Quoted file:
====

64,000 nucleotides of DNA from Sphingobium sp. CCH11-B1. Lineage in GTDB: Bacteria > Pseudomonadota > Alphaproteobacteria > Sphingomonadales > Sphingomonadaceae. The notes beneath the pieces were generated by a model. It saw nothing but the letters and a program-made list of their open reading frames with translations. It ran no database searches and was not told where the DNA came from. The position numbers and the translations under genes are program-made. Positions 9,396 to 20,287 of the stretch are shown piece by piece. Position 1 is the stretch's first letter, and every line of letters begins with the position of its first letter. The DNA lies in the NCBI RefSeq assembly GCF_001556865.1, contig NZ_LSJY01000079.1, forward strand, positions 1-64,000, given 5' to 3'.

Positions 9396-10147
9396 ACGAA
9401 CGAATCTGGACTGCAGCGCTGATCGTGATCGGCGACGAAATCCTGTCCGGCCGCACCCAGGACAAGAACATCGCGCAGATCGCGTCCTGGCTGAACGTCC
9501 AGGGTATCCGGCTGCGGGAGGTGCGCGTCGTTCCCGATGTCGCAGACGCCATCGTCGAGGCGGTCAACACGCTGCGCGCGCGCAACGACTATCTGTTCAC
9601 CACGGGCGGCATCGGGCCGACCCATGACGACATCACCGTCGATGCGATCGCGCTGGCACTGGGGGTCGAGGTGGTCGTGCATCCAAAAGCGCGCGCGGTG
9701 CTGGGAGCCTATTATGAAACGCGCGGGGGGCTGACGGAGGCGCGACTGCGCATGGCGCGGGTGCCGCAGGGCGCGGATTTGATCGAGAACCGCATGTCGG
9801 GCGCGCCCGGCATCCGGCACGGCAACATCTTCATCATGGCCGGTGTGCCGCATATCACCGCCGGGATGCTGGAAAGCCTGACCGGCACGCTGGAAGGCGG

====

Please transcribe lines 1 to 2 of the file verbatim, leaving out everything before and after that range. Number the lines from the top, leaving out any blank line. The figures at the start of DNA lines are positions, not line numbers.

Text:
64,000 nucleotides of DNA from Sphingobium sp. CCH11-B1. Lineage in GTDB: Bacteria > Pseudomonadota > Alphaproteobacteria > Sphingomonadales > Sphingomonadaceae. The notes beneath the pieces were generated by a model. It saw nothing but the letters and a program-made list of their open reading frames with translations. It ran no database searches and was not told where the DNA came from. The position numbers and the translations under genes are program-made. Positions 9,396 to 20,287 of the stretch are shown piece by piece. Position 1 is the stretch's first letter, and every line of letters begins with the position of its first letter. The DNA lies in the NCBI RefSeq assembly GCF_001556865.1, contig NZ_LSJY01000079.1, forward strand, positions 1-64,000, given 5' to 3'.

Positions 9396-10147